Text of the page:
The unit in action

The performance of this unit was excellent. Exactly as found with the smaller 4 cue unit, every igniter went when the corresponding button was pressed on the remote and there were no failures during testing. Using a radio signal rather than infrared (as found on the Launch Kontrol system) has some advantages too; you won’t need to worry about putting the base station in long grass or partially obscuring it with waterproofing.

Remotely fired fireworks

Switching over to “sequential” on the remote and then hitting the “ALL” button fired all 7 attached igniters at once with no problems (the test unit supplied was already pre-programmed for this but instructions are provided).

Having a full 12 cues to play with really does expand the scope of this system considerably. When you consider that the igniters are available in various lengths and can also be extended, there are no situations I can think of for a consumer display which this system would not be able to cope with.

But it doesn’t stop at 12 cues! The supplier advises us that multiple igniters can be connected in series to each cue. This was not the subject of the tests done today but Wireless Fireworks have suggested a maximum of three igniters per cue should all be safely fired.  So there is now the potential to fire pairs or groups of fireworks with each press of a button!

The igniters being sold by Wireless Fireworks  range from 40p down to 28p for 1m lengths (depending on quantity) up to 92p/74p for 5m lengths.

When tested for range I walked to over 100m away in line of site and it still worked. At that point I was so far away from the base station I’d probably struggle to see the fireworks themselves so it is safe to assume this will have no problems for any consumer display.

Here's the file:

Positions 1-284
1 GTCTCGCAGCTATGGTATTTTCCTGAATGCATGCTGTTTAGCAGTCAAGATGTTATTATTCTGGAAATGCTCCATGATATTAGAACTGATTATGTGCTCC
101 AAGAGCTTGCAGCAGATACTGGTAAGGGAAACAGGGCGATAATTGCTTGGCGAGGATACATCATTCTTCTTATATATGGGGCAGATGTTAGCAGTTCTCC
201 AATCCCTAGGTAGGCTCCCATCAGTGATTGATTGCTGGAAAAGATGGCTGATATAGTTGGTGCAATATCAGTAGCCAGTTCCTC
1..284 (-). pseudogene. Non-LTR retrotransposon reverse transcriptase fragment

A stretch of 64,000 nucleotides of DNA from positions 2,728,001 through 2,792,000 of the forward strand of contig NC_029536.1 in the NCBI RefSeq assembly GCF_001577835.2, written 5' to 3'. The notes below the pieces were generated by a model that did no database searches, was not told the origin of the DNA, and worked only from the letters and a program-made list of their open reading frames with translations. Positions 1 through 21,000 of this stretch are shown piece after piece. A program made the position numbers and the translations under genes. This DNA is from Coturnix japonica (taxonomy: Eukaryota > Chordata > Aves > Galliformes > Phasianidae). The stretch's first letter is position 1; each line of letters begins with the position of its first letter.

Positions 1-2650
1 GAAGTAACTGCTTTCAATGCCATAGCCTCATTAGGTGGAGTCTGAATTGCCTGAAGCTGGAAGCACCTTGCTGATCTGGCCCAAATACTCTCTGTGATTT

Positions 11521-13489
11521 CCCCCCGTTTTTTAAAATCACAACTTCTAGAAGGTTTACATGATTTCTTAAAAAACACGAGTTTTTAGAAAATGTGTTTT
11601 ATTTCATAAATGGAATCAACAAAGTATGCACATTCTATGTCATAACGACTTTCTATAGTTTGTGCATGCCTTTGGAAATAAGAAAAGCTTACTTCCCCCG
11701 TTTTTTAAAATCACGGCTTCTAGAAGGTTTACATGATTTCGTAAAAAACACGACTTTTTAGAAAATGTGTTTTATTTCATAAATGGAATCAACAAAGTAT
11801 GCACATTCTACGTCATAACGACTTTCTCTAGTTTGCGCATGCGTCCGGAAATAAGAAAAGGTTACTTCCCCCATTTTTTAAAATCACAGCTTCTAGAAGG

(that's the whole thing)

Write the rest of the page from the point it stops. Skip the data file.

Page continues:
And there’s more good news too as Dan at Wireless Fireworks explains in answer to my question about expandability: “You can run loads of these systems side by side without them affecting each other – or you can use the P button to sync one remote to 2, 3, 4 or more systems at once (I don’t think there is a limit!!). When they are all controlled by just one remote the systems will fire simultaneously (button 1 will fire the first cue on each system at the same time etc). This makes for amazing shows when you have a lot of space, having two or three identical sets of fireworks all firing at the same time to give some amazing coverage.”

 

Verdict

UKFR Editor: RECOMMENDED PRODUCTAt last a remote firing system perfectly suited to back garden consumer use without being crippled with an unrealistic number of cues. You have to wonder why the designers of the first consumer units thought just 5 cues would satisfy back garden displayers unless the early units were being restricted by manufacturing costs of course. But this system is free of that constraint not just with 12 cues but also the ability to fire several fireworks per cue and expandability by adding additional systems too. Easy to use, easy to set up and very professional looking, this unit should satisfy most home displayers. Although at nearly £100 this is a considered purchase, the ongoing costs of the igniters is quite reasonable compared to portfires and for me the advantages of this system over multiple Launch Kontrol units for example justifies the extra outlay. Verdict: Recommended.

 

Further information

  • 12 cue firing system: £103.99 with batteries, £99.99 without.
  • Available from Wireless Fireworks which also has a number of related video clips showing these systems in action.
  • Uses radio rather than infrared with a range in excess of 100m during testing.
  • Can fire multiple igniters per cue (not tested).
  • Expandable by adding additional systems for independent or synchronised firing (not tested).
  • Igniters from 28p upwards depending on length and quantity.

If you are looking for a smaller system then see our review of their 4 cue unit.

With thanks to Wireless Fireworks for the review unit and the professional team at Firework Emporium for the visco fuse used to test it.